190.  Rysshews of fruyt.  Take fyges and raisouns; pyke hem and waisshe hem in wyne.  Grynde hem with apples and peeeres ypared and pyiked clene.  Do thereto gode powdours and hole spices; make balles thereof, frye in oil and serue hem forth.


190.  Rysshews of fruyt (Rissoles of Fruit).  Take figs and raisons; pick them and wash them in wine.  Grind them with apples and pears  which have been peeled and seeded.  Add good powders and whole spices; make balls of them, fry in oil and serve them forth. (Forme of Cury from Curye on Inglysch)


Redaction:  serves 33 (1 each)


10 Figs

1 Cup  Raisins

1/2 C. White wine  

2 Apples  (1 Granny Smith, 1 Red Delicious)

1 Pear

1 egg white

1 tsp. Ginger

1 tsp. Sugar

1/2 tsp. Cinnamon

1/2 tsp. Cloves

1/2 tsp. Sanders


1.  Soak the dried fruit in white wine

2. Peel and seed fruit.  Coarsley grind them with the figs and raisins.

3. Add to fruit mixture, add the spices and egg white and mix thoroughly.

4.  Form mixture into balls and deep fry them.




1.  I have used a semi-dry white wine as it seemed more appropriate for fruit in this case than red.

2.  The recipe calls for "...gode powdours and whole spices..."  I looked at recipes which utilized similar fruit and arrived at the spices I have chosen.  I have added sanders as it gives the mixture a nice reddish brown color, which will look attractive with the other items being served with it.  Also, another dish, rapes, which is made up of similar fruit, uses sanders for color.

3.  I added egg white as a binder to hold the balls together as they are cooked.  It is colorless and tasteless, so would have no effect on the taste, appearance or texture of the rissoles.

4.  Rather than deep frying, I oven-fried them in the interest of expediency and reducing the amount of grease that we were serving.




54.  Cormarye.  Take colyaundre, caraway smale grounden, poudour of peper and garlec ygrounde, in rede wyne;medle all thise togyder and salt it.  Take loynes of pork rawe and fle of the skyn, and pryk it well with a knyf, and lay it in the sawse.  Roost it whan thou wilt, and kepe that that fallity therefro in the rostyng and seeth it in a possynet with faire broth, and serue it forthe with the roost anoon.


54.  Cormarye (Roast Pork in a Wine Sauce).  Take coriander, ground caraway seed, pepper and ground garlic, in red wine; mix all these together and salt it.  Take loins of raw pork and cut off the skin and prick it well with a knife, and put it in the sauce.  Roast it when you will, and do it properly and boil it [the juices/sauce] in a small pot with a good broth and serve it forth with the roast.  (Forme of Cury from Curye on Inglysch)


1 heaping tsp. ground caraway seed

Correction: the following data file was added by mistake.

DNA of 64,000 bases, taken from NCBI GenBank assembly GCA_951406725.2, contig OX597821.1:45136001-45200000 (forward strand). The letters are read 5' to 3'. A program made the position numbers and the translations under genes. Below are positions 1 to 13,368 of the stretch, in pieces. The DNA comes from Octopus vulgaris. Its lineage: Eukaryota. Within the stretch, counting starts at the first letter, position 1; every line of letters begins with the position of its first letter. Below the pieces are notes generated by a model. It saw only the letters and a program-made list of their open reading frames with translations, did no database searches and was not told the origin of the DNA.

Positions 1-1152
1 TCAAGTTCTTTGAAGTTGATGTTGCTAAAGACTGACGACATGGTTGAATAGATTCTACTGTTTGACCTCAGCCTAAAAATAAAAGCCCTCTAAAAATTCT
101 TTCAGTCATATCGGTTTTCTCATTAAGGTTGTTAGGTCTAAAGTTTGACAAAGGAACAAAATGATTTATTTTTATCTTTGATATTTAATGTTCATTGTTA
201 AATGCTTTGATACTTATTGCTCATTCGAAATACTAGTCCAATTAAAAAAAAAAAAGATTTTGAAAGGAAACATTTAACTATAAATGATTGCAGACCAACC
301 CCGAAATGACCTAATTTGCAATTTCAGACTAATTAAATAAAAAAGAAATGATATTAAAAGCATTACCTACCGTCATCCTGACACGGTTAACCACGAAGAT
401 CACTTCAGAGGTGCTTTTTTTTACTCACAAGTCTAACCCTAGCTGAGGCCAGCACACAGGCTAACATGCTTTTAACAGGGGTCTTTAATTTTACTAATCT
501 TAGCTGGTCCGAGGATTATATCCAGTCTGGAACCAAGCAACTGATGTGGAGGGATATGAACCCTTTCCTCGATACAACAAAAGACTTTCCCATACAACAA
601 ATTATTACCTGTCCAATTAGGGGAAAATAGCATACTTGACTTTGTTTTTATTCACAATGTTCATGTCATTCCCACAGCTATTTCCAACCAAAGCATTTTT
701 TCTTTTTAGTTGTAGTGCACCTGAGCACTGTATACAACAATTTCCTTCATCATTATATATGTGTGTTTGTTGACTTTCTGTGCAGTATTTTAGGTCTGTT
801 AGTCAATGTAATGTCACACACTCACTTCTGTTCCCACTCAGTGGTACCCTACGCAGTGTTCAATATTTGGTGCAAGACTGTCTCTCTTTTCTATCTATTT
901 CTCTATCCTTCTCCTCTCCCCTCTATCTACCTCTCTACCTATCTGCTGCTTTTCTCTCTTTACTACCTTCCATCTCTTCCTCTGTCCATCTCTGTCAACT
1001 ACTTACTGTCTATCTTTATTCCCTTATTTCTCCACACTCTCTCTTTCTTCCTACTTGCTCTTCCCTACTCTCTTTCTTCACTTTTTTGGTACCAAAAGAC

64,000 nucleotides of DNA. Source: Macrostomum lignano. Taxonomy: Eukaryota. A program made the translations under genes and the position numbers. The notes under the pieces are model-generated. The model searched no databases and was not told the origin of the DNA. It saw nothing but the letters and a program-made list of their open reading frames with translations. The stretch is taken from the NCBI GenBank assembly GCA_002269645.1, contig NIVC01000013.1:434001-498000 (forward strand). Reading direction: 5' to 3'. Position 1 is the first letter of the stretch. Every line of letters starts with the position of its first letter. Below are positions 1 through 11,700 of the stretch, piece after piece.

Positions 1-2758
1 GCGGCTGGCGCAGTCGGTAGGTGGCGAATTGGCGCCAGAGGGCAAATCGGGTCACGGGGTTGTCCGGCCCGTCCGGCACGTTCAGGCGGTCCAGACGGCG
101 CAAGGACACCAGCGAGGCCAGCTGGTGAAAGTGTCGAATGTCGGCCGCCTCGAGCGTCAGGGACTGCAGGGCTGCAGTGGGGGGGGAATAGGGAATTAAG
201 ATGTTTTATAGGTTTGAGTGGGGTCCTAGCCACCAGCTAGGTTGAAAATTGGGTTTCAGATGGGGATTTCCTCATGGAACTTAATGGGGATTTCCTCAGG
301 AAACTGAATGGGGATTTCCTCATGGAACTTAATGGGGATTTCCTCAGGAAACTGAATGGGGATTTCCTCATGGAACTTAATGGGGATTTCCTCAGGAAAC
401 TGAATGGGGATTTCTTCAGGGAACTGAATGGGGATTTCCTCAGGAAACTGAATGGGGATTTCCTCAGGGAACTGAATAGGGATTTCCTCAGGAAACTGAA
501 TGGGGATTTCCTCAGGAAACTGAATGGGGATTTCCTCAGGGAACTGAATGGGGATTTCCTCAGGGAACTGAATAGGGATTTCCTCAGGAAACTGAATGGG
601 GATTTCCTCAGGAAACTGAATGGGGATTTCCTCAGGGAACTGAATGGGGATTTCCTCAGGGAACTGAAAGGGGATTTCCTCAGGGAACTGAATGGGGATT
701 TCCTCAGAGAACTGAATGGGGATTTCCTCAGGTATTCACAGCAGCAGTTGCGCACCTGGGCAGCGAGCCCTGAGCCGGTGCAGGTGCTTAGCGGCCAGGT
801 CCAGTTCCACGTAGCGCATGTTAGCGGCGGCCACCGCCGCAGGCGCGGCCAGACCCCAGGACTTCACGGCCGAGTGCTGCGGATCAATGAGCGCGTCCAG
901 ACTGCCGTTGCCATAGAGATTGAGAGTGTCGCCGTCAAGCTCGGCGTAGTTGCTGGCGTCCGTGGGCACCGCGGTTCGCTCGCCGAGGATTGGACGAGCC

1 Tbsp. minced garlic

1 heaping tsp. Coriander

1 tsp salt

1/2 tsp. Pepper

1 Cup red wine (I used Burgundy)

1 1/2 # Pork roast


Use 1/3 to half the sauce as a marinade, and marinate the roast for several hours, then cook at 325-350 degrees until done (1 hour or so).  Use the pan juices with the remaining marinade mixture to make a sauce, reducing it to half its volume.  Serve the roast sliced with the sauce over it.




1.  The only modification I have made to this recipe is that I have marinated the pork overnight in the wine/seasoning mixture.  Pan juices were added to more of the marinade to make the sauce.  In the interest of serving safe food, we used fresh marinade for this purpose.  

33.  To make a syrosye.  Tak cheryes & do out the stones & grynde hem wel & draw hem thorw a streynoure & do it in a pot. & do thereto whit gres or swete botere & myed wastel bred, & cast thereto good wyn & sugre, & salte it & stere it wel togedere, & dresse it in disches; & set thereyn clowe gilofre, & strew sugre aboue.


33.  To make a syrose (cherry pottage).  Take cherries and stone them and grind them well and draw them through a strainer and place it in a pot and add white grease or sweet butter and good white bread and add good wine and sugre and salt, and stir it well together, and put it into a dish and garnish (?) with cloves and "strew sugar about". (III.  Utilis Coquinario from Curye on Ingysch)


Redaction:  (Serves 8)


2 1# cans Tart Red Cherries packed in water

2 1/2 tsp. sugar          

2 Tbsp. Butter

1/4 tsp. salt

3/4 Cup White bread crumbs

1/2 Cup sweet white wine

whole cloves

Caster sugar


1.  Process cherries until they form a smooth sauce.

2.   Add in butter, bread crumbs, wine, sugar, and salt, and process until smooth.

3. Garnish with cloves, sprinkling sugar about on dish


94.  Rauioles.  Take wete chese & grynde hit smal, & medle hit wyt eyren & saffron and a god quantite of buttur.  Make a thin foile of dowe & close hem therein as turteletes, & cast hem in boyling watur, & sethe hem therein.  Take hote butter meltede & chese ygrated, & ley thi ravioles in dissches; & ley thi hote buttur why grateded cheses binethe & aboue, & cast thereon powdur douce.


94.  Rauioles (ravioli).  Take white cheese and grind it small, and mix it with eggs and saffron and a good quantity of butter. Make thin sheet of dough and seal this within as with tartlettes and put them into boiling water, and boil them.  Take hot melted butter and grated cheese and lay the raviolis in a dish and lay the hot butter with grated cheese beneath and above, and sprinkle with poudre douce. (Forme of Curye from Curye on Inglysch)


Redaction:  8 servings-1 table


33 Won Ton Wrappers

1 Egg 

1 pinch Saffron

2 Tbsp. Butter

1 cup mozzarella grated                 

1 cup provolone grated

1 Egg white (to seal raviolis)

Grated Parmesan Cheese

Powdered Ginger

Sugar (Caster)





1.  Grate cheese, and mix with eggs, saffron and melted butter.

2.  Fill wrappers with mixture and seal with egg whites.

3.  Boil until tender (al dente)